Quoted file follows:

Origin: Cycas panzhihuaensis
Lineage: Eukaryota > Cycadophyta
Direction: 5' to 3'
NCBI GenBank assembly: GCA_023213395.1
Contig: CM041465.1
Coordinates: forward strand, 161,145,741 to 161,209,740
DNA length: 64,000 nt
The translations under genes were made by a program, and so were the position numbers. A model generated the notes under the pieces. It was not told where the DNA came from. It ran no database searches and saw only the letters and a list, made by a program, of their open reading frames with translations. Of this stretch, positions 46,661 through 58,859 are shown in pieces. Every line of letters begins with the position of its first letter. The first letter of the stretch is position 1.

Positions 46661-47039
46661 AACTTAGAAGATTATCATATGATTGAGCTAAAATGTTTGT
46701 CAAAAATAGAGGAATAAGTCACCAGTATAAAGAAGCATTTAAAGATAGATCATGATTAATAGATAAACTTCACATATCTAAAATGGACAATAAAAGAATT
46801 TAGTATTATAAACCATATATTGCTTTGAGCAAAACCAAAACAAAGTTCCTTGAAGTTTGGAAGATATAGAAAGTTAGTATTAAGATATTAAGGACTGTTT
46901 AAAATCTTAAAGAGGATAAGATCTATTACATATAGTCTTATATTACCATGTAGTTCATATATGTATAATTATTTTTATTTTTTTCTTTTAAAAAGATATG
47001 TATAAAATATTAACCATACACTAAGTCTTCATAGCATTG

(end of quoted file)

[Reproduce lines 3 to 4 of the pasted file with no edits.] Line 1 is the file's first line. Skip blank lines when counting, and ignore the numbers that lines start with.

Direction: 5' to 3'
NCBI GenBank assembly: GCA_023213395.1